Bridge tolls will be for everyone -- almost

The price to cross the new Tacoma Narrows Bridge when it opens next month has officially been set -- $3 for those paying cash, $1.75 for those paying electronically with a transponder.

After a final public hearing Tuesday, the Washington State Transportation Commission set the prices and decided who exactly would have to pay them when cars head across the bridge in about five weeks, said Executive Director Reema Griffith.

And while just a handful of people testified this week, Griffith said many more spoke at the previous meeting May 22, most of them addressing a possible toll exemption for emergency vehicles the commission was considering.

Speaking in favor of such an exemption were officers serving near the bridge from the Pierce County Sheriff's Office and the Gig Harbor Police Department. Speaking against the exemption -- with what Griffith described as surprising conviction -- were several members of the general public.

"They thought everybody should have to pay," she explained. "They were very supportive of (law enforcement) having to pay."

And they will, according to the proposal voted in Tuesday that requires all eastbound vehicles, even those responding to emergencies, to pay. The only exceptions will be Washington State Department of Transportation maintenance vehicles or others directly involved in bridge operations, and Washington State Patrol troopers whose territory includes the bridge.

"That doesn't mean all WSP troopers, just those assigned to that area, which is only a handful," Griffith said, explaining that the commission members modeled the tolling rules after the Washington State Ferries' fare rules. "On the ferry system, a state patrol car is not charged, but any county or city vehicle is charged the going rate. The idea is that the bridge is a state highway facility, and the troopers are charged with securing the bridge."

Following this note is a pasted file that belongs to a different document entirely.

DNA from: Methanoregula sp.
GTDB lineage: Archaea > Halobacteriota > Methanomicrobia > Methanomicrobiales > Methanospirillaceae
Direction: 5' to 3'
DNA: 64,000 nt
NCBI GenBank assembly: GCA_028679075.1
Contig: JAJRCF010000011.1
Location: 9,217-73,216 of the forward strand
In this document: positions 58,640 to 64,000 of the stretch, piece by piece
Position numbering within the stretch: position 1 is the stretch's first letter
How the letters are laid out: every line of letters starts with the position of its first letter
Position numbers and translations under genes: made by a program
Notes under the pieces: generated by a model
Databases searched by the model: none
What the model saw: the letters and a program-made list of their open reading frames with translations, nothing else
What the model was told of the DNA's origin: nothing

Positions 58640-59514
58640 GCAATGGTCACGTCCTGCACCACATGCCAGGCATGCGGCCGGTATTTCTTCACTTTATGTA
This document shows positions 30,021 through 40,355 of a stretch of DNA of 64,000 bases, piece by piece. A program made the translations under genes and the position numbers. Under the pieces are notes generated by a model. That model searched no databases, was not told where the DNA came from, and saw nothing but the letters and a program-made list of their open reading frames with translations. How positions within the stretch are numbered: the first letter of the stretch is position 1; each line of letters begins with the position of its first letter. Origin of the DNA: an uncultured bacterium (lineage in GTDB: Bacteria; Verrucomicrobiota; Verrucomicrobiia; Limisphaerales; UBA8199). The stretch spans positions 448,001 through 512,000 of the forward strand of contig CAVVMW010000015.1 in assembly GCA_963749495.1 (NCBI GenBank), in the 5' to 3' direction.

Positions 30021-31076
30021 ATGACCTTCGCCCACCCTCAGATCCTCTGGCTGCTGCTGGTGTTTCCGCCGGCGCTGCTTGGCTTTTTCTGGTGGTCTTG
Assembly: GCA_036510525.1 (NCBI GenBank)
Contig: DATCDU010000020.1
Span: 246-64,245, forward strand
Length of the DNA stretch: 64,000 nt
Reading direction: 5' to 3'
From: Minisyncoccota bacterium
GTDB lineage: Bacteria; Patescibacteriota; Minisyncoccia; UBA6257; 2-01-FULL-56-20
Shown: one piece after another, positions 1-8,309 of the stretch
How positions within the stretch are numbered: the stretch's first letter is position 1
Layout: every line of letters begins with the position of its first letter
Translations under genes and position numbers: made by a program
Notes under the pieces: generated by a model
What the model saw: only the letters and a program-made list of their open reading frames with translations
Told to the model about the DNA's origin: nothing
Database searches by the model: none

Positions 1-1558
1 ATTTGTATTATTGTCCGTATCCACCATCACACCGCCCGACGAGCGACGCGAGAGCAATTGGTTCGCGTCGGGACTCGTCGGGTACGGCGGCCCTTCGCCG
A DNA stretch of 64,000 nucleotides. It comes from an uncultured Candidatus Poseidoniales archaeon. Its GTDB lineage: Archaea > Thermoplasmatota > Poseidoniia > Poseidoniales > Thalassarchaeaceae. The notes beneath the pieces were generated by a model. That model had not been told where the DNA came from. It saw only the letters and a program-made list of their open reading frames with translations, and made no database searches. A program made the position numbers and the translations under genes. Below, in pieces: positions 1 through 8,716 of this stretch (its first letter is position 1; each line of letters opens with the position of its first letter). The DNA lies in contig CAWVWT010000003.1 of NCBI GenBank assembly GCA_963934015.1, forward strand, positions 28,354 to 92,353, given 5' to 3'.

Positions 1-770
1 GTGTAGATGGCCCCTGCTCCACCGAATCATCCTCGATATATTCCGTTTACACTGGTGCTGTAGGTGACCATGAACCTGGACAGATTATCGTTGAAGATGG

Griffith said the commission wanted to allow very few, if any, toll exemptions, because"every time they give a freebie, another toll-crosser will have to make up that trip. They are stuck paying for it either way."

However, although officers and ambulances will still have to pay tolls upfront, vehicles that cross the bridge while either responding to or returning from an emergency call can apply for reimbursement, she said.

According to the ruling, "authorized emergency vehicles responding to bona fide emergencies" may be credited for either the responding trip or the returning trip, depending on which is eastbound. To be eligible for a credit, the vehicle must have a transponder and a corresponding prepaid account, and a credit must be applied for within six months after the trip is made.

"The commission instructed the (WSDOT) to make that process as simple as possible," Griffith said, explaining that reimbursements will be handled "on the honor system," rather than officially verified.

When asked why the commission decided to charge those vehicles at all if they will ultimately be credited for emergency trips anyway, Griffith said the process will provide valuable tracking information.

"We will be monitoring those trips to see if it is a significant amount or not," she said. "After a few months, we may decide it isn't that big of a deal and just not worry about it. But it's better to be safe than sorry."

South Kitsap Fire and Rescue Chief Wayne Senter said his district's vehicles make "approximately 4 to 6 trips across the bridge per day," but that he did not view having to install transponders and apply for toll credits as a significant inconvenience.

Senter said it would require staff time to apply for the credits, but he saw that as"just part of doing business, and we don't mind paying our fair share or seeking reimbursement for those qualifying calls."

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